Govt convenes McGrail inquiry
The Gibraltar Government on Friday convened the public inquiry into the controversial early retirement of former Commission of Police, Ian McGrail.
The inquiry will be chaired by Sir Peter Openshaw, a retired High Court Judge of the Queen’s Bench Division in England and Wales.
Given the subject matter of the inquiry, the judge was independently identified by the Governor, Vice Admiral Sir David Steel, at the request of the Chief Minister, Fabian Picardo.
In convening the inquiry, the judge was appointed to inquire “…as he shall in his absolute discretion consider appropriate, into the reasons and circumstances leading to Mr Ian McGrail ceasing to be Commissioner of Police in June 2020 by taking early retirement,” according to a legal notice published in the Gazette on Friday to confirm the appointment.
“The Commissioner [of the inquiry, meaning the judge] is to ascertain the facts and report to the Government on the above matters.”
“Save as the Commissioner [of the inquiry] may in his discretion determine, the Inquiry is to be held in public at a venue, and to commence on a date, to be specified by the Government by notice in the Gazette.”
Mr McGrail retired from the RGP early in June 2020, stepping down as police Commissioner after a 36-year career and half-way through his term in the top post at the Royal Gibraltar Police, raising questions and fuelling speculation as to the reasons for the sudden decision.
At the time, the Gibraltar Parliament was told that the Gibraltar Police Authority, having first obtained agreement from both the then Governor, Nick Pyle, and from the Chief Minister, had invited Mr McGrail to take early retirement.
No reasons were given for the decision, although in explanations to Parliament the Chief Minister referred to the collision earlier that year between an RGP vessel and a suspect speed boat, in which two Spanish nationals died and another two men were injured.
After he stepped down, Mr McGrail issued a statement through his lawyer, Charles Gomez, and said that, without an independent judicial inquiry, there was “a real risk” to Gibraltar’s reputation as a parliamentary democracy under the rule of law.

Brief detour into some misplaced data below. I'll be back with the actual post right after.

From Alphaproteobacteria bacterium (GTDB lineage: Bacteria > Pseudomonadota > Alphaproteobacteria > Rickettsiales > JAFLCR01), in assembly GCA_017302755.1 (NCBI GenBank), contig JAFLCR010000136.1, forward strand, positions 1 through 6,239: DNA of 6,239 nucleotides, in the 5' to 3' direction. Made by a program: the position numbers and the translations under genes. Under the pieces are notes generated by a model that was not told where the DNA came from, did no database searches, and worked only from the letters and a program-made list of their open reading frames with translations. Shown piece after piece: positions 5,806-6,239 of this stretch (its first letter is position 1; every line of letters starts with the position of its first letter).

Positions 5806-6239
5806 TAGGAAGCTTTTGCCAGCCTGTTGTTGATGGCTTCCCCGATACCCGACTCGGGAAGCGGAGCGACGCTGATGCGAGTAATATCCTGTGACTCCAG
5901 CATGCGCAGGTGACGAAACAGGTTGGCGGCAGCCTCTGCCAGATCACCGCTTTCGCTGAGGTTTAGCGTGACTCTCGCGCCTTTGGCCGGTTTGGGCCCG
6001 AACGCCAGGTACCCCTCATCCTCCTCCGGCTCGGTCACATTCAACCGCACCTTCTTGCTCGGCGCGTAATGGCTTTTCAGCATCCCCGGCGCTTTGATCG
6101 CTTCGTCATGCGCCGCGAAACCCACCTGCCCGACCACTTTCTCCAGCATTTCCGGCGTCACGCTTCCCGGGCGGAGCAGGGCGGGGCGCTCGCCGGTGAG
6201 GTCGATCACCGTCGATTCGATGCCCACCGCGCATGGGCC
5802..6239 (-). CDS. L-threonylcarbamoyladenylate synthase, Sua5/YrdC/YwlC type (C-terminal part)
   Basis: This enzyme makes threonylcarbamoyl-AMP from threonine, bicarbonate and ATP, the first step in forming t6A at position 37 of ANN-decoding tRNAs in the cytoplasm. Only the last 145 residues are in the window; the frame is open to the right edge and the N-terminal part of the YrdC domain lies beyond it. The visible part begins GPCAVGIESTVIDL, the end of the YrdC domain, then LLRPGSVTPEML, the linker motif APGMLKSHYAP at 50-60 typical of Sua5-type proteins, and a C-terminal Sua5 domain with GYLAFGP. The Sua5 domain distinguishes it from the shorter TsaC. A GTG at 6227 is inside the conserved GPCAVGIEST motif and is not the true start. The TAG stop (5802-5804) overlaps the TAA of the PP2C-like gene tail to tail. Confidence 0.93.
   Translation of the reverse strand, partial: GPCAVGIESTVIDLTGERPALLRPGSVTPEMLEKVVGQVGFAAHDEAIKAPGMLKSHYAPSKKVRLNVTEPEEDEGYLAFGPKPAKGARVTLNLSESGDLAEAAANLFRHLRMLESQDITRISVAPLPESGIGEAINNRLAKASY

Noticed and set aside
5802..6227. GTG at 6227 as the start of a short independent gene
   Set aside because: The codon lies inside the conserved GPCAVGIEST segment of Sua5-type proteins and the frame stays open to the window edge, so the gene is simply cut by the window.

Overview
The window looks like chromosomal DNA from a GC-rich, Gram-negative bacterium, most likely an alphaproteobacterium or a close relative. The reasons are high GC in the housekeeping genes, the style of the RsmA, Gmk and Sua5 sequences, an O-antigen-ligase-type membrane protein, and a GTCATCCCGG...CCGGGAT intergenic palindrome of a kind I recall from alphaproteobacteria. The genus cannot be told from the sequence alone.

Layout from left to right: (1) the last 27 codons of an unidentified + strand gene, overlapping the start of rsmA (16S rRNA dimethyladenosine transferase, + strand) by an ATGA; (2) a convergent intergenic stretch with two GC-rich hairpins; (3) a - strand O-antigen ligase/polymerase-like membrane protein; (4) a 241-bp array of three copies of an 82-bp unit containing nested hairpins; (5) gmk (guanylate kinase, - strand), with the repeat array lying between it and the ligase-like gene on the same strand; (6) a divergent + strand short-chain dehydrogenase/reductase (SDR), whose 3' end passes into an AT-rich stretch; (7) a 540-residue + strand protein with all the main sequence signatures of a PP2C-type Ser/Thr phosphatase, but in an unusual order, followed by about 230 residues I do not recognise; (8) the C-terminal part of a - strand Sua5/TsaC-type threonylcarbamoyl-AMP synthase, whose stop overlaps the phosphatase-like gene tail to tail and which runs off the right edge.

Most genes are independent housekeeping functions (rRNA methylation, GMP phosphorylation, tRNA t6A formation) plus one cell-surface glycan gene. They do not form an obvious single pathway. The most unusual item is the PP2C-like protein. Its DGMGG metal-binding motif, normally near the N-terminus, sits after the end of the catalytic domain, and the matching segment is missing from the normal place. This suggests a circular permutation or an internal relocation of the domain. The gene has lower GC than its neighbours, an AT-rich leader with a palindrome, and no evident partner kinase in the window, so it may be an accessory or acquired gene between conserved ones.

In July that same year, Mr Picardo said the government did not see a need for an inquiry but that Mr McGrail’s suggestion that Gibraltar’s reputation could be “tarnished” without one left it no other option.
The GSD has raised serious concerns about this issue on numerous occasions since, insisting it was in the interest of democracy that there be clarity as to why Mr McGrail left his post just two years into the job.
The dates for commencement of the inquiry will depend on the availability of Sir Peter Openshaw and counsel, No.6 Convent Place said on Friday.
It added that the full report on the inquiry will be published by the Government, subject only to such redactions as Sir Peter Openshaw may himself consider appropriate.
A Gibraltarian barrister in independent practice in London and Gibraltar, Julian Santos, has been appointed as counsel to the inquiry.
The Government has appointed Sir Peter Caruana to represent it before the inquiry.
Further information about the conduct of the inquiry, the evidence to be taken by it and its procedure will be published and communicated to parties by the inquiry itself.
“As the Covid waters start to recede it is time to start this inquiry,” said the Chief Minister.
“I also expect to soon be able to convene the Covid inquiry.”
“In the context of this inquiry, and to guarantee independence and perception of independence, I have asked the Governor to identify a retired High Court judge of England and Wales.”
“Additionally, I have asked Sir David to sign the Commission establishing the inquiry, under the Public Seal of Gibraltar.”
“I look forward to receiving and publishing the findings of the inquiry.”